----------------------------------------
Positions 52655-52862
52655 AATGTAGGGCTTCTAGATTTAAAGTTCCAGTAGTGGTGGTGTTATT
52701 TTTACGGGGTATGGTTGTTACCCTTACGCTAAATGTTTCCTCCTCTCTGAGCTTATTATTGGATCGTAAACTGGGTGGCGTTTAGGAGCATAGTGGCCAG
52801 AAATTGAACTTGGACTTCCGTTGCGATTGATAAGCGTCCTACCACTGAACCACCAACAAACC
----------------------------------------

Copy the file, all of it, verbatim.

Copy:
Positions 52655-52862
52655 AATGTAGGGCTTCTAGATTTAAAGTTCCAGTAGTGGTGGTGTTATT
52701 TTTACGGGGTATGGTTGTTACCCTTACGCTAAATGTTTCCTCCTCTCTGAGCTTATTATTGGATCGTAAACTGGGTGGCGTTTAGGAGCATAGTGGCCAG
52801 AAATTGAACTTGGACTTCCGTTGCGATTGATAAGCGTCCTACCACTGAACCACCAACAAACC